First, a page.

VMware App Volumes provides a system to deliver applications to desktops through virtual disks. Applications delivered by attaching a standard VMDK file to a virtual machine. You can centrally manage the applications with the App Volumes Manager and there is no need to modify the desktops or individual applications. Applications delivered using App Volumes look and feel natively installed and you can update or replace the applications in real time.
All Programs are packaged during login time and App Volumes users have a persistent user experience wherein they can install their own applications and have them persist across sessions.
A typical App Volumes environment consists of a few key components that interact with each other and an external infrastructure.
|App Volumes Administrator or User||Active Directory (AD) or organizational unit (OU) account to which Application Packages and Writable Volumes are assigned. User must have local administrator privileges.|
|App Volumes Manager||Web-based interface integrated with Active Directory (AD) and vSphere. Consists of services that orchestrate application delivery and interface the vSphere environment. You can use App Volumes Manager for the following tasks:
|App Volumes database||A Microsoft SQL or SQL Server Express database that contains configuration information for Application Packages, Writable Volumes, and users. See System Requirements.|
|App Volumes agent||Software installed on all Windows desktops where Application Packages and Writable Volumes are assigned. See Install App Volumes Agent.|
|Application||An Application represents a collection of packaged versions of that Application. Users, Groups, Computers, or OUs (Organizational Units) can be entitled to receive a current Package or be assigned to a specific Package.|
|Package||A Package stores one or more Programs required for an Application to run. A single Package can be delivered to multiple computers and one or many users.|
|Writable Volume||Writable Volumes provide storage for application profile settings, documents, and installed applications. The mode of storage is determined by the template that is selected during creation.
Users can have more than one Writable Volume assigned to them. For more information about using Writable Volumes, see the VMware App Volumes Administration Guide at VMware Docs.
|Programs||Programs are installed during the packaging process. When an Application is assigned and a Package is delivered to a desktop, the Programs are then visible inside Windows under Programs and Features and available from the Start Menu.|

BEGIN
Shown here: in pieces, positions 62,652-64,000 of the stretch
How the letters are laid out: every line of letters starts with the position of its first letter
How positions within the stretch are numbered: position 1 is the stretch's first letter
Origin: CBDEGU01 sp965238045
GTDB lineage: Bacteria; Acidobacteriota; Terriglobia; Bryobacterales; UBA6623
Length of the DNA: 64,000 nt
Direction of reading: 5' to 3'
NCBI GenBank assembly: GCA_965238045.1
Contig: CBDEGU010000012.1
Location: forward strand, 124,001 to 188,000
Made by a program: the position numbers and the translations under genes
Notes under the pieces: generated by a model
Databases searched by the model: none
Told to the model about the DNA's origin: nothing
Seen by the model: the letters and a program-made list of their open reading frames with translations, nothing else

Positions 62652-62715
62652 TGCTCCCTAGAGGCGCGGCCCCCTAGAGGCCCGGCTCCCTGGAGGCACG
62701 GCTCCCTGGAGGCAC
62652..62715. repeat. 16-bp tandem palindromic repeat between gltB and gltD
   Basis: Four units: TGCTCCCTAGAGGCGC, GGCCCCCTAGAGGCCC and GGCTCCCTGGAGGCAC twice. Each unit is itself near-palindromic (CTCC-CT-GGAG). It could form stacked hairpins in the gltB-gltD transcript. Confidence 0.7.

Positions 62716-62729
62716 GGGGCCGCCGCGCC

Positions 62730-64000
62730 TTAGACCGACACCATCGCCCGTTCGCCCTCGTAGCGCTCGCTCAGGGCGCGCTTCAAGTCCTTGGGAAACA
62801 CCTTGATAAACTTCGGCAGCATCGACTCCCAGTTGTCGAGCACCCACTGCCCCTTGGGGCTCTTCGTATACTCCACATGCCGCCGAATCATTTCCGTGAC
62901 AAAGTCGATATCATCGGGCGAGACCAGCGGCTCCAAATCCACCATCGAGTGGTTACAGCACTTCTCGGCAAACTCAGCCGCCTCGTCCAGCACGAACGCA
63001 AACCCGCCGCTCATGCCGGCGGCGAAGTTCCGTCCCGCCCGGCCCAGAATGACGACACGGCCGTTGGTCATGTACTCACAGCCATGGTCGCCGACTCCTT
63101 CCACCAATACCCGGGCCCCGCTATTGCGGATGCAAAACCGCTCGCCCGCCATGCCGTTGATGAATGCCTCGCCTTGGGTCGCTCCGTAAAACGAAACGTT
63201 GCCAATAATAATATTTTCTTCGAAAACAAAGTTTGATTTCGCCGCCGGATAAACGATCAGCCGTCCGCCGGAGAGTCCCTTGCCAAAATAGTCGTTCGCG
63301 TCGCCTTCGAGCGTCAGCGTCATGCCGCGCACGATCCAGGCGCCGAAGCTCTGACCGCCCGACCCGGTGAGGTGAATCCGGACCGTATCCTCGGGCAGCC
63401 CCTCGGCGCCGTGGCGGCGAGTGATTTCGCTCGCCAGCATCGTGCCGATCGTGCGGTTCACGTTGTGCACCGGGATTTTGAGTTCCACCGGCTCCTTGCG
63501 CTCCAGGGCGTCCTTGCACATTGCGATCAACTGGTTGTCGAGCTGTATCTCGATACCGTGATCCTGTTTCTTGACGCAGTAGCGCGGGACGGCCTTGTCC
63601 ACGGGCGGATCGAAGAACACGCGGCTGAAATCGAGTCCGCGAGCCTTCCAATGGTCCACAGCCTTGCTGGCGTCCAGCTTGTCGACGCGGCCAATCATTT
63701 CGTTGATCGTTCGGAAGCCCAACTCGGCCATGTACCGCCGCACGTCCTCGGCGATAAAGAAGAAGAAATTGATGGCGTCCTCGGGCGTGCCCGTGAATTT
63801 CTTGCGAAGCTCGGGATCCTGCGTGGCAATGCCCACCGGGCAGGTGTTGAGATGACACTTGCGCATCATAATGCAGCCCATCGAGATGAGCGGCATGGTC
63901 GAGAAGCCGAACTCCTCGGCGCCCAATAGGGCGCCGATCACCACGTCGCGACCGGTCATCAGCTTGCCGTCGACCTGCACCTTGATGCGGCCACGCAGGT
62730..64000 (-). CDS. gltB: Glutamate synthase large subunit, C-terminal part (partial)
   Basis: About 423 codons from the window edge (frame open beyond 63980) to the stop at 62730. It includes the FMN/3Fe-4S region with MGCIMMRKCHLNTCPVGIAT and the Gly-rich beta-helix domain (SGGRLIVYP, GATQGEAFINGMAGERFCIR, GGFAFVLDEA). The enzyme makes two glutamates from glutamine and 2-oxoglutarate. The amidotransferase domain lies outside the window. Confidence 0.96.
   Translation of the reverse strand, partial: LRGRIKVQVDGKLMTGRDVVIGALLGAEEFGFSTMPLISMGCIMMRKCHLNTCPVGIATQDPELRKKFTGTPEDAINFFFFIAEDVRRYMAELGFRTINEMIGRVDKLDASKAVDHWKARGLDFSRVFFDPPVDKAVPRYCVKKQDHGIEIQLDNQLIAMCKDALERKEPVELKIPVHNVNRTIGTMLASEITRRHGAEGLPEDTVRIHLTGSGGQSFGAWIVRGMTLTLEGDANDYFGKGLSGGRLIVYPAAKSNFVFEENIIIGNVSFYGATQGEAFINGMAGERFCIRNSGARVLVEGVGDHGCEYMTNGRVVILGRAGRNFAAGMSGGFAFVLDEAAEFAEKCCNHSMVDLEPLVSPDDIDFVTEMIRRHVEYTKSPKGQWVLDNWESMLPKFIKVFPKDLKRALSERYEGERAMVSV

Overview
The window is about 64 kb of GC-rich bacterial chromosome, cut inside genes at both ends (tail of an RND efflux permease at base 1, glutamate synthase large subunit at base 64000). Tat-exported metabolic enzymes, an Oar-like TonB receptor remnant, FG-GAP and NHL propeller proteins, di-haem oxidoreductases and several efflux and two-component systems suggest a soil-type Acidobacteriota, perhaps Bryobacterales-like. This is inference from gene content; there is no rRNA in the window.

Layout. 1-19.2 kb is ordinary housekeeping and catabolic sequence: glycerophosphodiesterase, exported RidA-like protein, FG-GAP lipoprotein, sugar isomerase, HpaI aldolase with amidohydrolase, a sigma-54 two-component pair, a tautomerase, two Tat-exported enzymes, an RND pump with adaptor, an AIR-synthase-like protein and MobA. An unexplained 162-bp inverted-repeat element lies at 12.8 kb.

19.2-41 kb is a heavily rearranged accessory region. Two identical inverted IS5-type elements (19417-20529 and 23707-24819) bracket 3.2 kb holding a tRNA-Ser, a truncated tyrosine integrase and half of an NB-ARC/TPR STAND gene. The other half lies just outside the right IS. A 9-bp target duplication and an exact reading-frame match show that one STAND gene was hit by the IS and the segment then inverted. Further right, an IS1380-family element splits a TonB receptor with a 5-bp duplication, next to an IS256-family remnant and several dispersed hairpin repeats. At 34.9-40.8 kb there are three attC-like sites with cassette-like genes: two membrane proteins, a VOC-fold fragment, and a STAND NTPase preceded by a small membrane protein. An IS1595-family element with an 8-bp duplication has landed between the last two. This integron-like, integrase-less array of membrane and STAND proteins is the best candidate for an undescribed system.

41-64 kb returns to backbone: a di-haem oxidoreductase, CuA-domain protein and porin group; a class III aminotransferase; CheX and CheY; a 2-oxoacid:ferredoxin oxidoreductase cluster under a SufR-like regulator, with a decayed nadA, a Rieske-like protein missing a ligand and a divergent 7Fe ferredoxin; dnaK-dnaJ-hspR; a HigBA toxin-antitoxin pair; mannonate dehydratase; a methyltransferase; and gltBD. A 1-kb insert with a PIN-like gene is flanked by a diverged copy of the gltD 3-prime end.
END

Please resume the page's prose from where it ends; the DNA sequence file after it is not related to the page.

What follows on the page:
|Packaging Desktop||A clean virtual machine that contains the necessary programs for installation into Application Packages. The desktop must have the App Volumes agent installed and configured to connect to the App Volumes Manager.|
|Target Computer||A VDI desktop, physical client computer, Remote Desktop Services (RDS) Host or Citrix XenApp Server where users log in to access their applications delivered from the Package. The target computer must have the App Volumes agent installed and configured to connect to the App Volumes Manager.|
|VMware vCenter Server||App Volumes uses vCenter Server to connect to resources within the vSphere environment. See Configuring a Machine Manager section in the App Volumes administration guide.|
|Storage Group||You can use Storage Groups to automatically replicate Application Packages or distribute Writable Volumes across many datastores. They are also used to define a group of datastores that should all contain the same Application Packages. Some of the attributes for the group, such as template location and strategy, only apply when using the group for distributing writable volumes. The distribution strategy setting controls how Writable Volumes are distributed across the group.
You can manage the capabilities of storage groups by selecting required storage and ignoring unwanted or slow-performing storages while mounting volumes. When you mark a storage as Not Attachable, the App Volumes Manager ignores the storage while mounting volumes.
For example, you can set up two vCenter Server instances. Each server can have a local storage and shared storage capability. You can mark the slower-performing storage as Not Attachable. This storage is ignored by the App Volumes Manager while mounting volumes and can be used solely for replication of Application Packages.